Category Archives: Newton

Here We Go Through the Newtonian Time Telescope™!

I know–many of you will now be angry with me because my title sucked you in and subsequently failed to deliver the goods (or will fail to deliver, as we shall see). My brain is in a dither. If I could possibly explain my failure at actually producing my Time Telescope technology as I outlined in an earlier proposal, would you forgive me? Would you buy my excuses? I have one after another: illness, children, Christmas, Christmas trees, driving in the mountains where there’s snow, too many hot drinks with brandy or rum, and too much generalized merry-making to want to bend time through the spherical mirror inside my scope.

That leaves me with more confessions to make. Although I envisioned the brand name Newtonian Time Telescope™ and even found the name to ring poetically in my ears, while the ampersand and semicolon necessary for cute html insignia sent pleasure signals to the dopamine-producing regions of my brain, the truth is I can’t imagine how one could time-travel through a telescope. Presumably, one would have to move faster than the speed of light in order to travel through time. Yet, a telescope simply collects light and, in the case of the Newtonian telescope, reflects this light to the eyepiece using its secondary mirror. This leaves me with a bewildering sense of 17 C steam-punk, in which impossible technology is rendered possible using steam power to produce some kind of Galilean kinematic system. But wouldn’t the steam fog up the mirrors?

So, although I would like to pretend I’ve been hiding away in my basement hammering out this time telescope, my final confession is this: I have no basement, not even a crawl space. I have no place to hide away from the world. I’ve long considered moving to a cave I know of, but the musky smell of wild animals inside it puts me off a little. When Virginia Woolf wrote in her ridiculously long sentences about a woman needing a room of her own in order to accomplish awesome feats of intellectual stupendousness, she failed to mention the part about houses with missing basements or the fact that caves often come furnished with wild animals. Where did she think a woman was to obtain this “Room of One’s Own”? And, then after finding such a place, did Ms. Woolf perceive that a woman might do nothing more intellectually stimulating than stare at the wall in the silent room reserved for her little lone self?

Back to the Newtonian Time Telescope™ and my proposal to the Royal Society of None, I have to admit that my excitement over the idea was perhaps slightly premature. I thought that earlier today, anyway. I thought, what have you gotten yourself into now, Jill? Why did you want to force Newtonian physics into encompassing this sort of nonsense? I don’t know. I can’t make sense of the world; that’s why. And when I write about it, I realize the words are just phonemes that represent stuff like time machines. They’re not real. They’re not really real.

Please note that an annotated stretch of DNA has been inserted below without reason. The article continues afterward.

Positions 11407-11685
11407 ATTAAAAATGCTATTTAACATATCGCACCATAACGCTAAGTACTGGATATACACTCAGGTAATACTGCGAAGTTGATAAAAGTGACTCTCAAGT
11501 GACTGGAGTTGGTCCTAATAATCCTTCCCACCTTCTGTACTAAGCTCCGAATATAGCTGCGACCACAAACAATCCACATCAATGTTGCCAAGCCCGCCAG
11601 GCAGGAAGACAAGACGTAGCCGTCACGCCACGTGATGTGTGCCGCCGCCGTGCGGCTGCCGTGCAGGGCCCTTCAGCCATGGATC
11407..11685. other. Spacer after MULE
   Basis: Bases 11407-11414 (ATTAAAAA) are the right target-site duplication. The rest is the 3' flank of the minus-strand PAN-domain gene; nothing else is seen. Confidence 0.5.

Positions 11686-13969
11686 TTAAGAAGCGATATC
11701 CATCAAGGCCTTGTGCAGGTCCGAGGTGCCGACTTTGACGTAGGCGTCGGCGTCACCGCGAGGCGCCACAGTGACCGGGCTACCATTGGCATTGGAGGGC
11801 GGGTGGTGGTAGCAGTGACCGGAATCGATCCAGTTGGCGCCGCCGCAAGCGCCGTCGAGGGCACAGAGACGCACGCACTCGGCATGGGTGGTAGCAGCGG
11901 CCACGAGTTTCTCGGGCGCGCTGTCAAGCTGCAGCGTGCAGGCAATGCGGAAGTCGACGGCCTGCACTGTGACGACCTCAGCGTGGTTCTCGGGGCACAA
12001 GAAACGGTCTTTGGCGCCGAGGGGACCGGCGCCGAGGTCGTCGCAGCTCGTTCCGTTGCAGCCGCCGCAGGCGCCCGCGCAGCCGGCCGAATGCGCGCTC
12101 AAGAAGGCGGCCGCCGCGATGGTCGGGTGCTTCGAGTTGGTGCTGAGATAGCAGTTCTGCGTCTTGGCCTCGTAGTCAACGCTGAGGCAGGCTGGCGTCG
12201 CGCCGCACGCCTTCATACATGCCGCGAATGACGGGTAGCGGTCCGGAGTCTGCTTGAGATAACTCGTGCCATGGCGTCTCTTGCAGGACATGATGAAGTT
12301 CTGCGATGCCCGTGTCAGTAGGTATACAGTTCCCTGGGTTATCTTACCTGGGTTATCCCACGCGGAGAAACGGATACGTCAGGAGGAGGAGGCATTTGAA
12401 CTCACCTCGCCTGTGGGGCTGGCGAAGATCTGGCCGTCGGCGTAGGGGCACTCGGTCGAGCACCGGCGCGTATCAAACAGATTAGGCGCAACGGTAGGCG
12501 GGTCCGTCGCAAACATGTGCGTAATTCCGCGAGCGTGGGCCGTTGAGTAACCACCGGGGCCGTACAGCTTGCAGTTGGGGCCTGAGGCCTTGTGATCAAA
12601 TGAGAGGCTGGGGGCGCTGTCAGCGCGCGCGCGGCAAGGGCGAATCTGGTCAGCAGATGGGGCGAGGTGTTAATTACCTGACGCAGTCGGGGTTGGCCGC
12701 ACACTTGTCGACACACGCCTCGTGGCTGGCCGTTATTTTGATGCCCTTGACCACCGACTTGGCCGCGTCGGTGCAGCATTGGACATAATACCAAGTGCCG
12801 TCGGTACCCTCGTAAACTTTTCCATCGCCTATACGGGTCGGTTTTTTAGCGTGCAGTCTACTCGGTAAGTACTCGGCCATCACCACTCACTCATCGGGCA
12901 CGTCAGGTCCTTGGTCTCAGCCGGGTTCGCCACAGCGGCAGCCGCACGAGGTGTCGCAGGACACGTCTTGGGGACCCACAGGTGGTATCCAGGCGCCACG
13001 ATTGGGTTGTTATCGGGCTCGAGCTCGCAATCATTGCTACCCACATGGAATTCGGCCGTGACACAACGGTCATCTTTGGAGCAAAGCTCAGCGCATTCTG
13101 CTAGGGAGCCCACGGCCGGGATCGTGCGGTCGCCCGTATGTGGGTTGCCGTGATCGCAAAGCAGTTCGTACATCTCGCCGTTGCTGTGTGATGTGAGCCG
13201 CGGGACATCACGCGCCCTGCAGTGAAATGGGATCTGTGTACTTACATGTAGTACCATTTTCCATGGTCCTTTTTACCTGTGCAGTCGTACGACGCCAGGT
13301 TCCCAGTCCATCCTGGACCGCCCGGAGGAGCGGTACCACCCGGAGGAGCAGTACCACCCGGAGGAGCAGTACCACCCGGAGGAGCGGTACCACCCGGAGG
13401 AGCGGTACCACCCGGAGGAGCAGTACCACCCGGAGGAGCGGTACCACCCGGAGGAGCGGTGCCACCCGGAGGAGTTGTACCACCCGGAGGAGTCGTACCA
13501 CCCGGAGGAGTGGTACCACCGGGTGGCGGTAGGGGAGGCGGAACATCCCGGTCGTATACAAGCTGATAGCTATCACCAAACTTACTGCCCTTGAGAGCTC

On Faith, God, and the New Year Abyss

Have you ever heard of Brother Lawrence of the barefooted Carmelites? At the sight of a wintry tree, he began to contemplate the presence of God, whose hand he could see in the tree’s spring transformation. He believed in God at that moment, in that winter, early in the 17th C. Later, in the year 1666, he joined the Carmelite order and, in the same year, carried on a series of conversations with M. Beaufort about the practice of the presence of God.* By the way, 1666 was also an important year for scientific thought and discoveries; Newton was supposedly beamed by the apple that year and, in his own words, was at his prime for mathematical and philosophical thinking (see this link). I have no beef with Newton, but I am concerned sometimes that we have sold our souls to science and substituted a love of God for what we perceive as knowledge (does that sound familiar? Eve may have been tempted to eat its fruit, while Newton was merely knocked on the head by it). Fortunately, no amount of science education has altered my belief in God. Like Brother Lawrence, I see God’s hand in the processes of nature.

However, sometimes I wake up in the morning, and it’s as if I’ve fallen into an abyss. This happens to me throughout the winter holiday season often, although I can’t actually blame the abyss on outward events or occasions. Certainly, the New Year celebrations drive me to despair when I feel that I’ve accomplished nothing in the past year, that nothing has materialized for all of my hard work–and I’m not simply talking about the writing life, but of many of my endeavors. My life, sometimes, feels like the apple tree outside my kitchen window. It flowers in spring, just as I would expect–just as Brother Lawrence expected over 300 years ago; it brings on new leaves and a few very small apples. Then, the little fruit the tree’s produced is cast off by the wind or eaten by birds before it’s fully ripened.

Does anybody else suffer this kind of despair? I had wanted to ask my readers about their faith–how they believe in God in the midst of a world that looks to science for answers. Instead, I’m going to ask you how you keep welcoming in new years with happy expectations when life has been so difficult. Has this past year been difficult for you? It has for me. But it hasn’t been void. I’ve finally written a book that I feel is publishable. I continue to pray and place my faith in God, and, today, I talked out my frustrations with my husband. Also, as a purely outward diversion, I must soothe my soul with good music. ¡La música mexicana es mi droga, por cierto!

*See The Practice of the Presence of God, and The Spiritual Maxims by Brother Lawrence (Cosimo Classics, 2006)